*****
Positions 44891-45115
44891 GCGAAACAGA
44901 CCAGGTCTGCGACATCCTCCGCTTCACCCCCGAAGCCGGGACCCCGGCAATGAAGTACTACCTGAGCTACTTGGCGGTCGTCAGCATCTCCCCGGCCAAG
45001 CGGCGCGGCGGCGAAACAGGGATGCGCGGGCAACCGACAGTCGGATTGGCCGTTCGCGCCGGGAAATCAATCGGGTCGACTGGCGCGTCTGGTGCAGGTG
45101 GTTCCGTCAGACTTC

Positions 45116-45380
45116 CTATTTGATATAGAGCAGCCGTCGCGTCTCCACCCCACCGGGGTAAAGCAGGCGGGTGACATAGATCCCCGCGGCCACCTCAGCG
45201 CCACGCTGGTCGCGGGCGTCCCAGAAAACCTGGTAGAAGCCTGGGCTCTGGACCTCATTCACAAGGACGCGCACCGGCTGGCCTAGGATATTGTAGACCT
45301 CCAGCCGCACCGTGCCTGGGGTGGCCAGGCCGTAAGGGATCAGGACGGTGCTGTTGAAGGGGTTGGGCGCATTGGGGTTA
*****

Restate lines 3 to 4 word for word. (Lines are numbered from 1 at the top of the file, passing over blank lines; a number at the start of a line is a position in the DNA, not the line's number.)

44901 CCAGGTCTGCGACATCCTCCGCTTCACCCCCGAAGCCGGGACCCCGGCAATGAAGTACTACCTGAGCTACTTGGCGGTCGTCAGCATCTCCCCGGCCAAG
45001 CGGCGCGGCGGCGAAACAGGGATGCGCGGGCAACCGACAGTCGGATTGGCCGTTCGCGCCGGGAAATCAATCGGGTCGACTGGCGCGTCTGGTGCAGGTG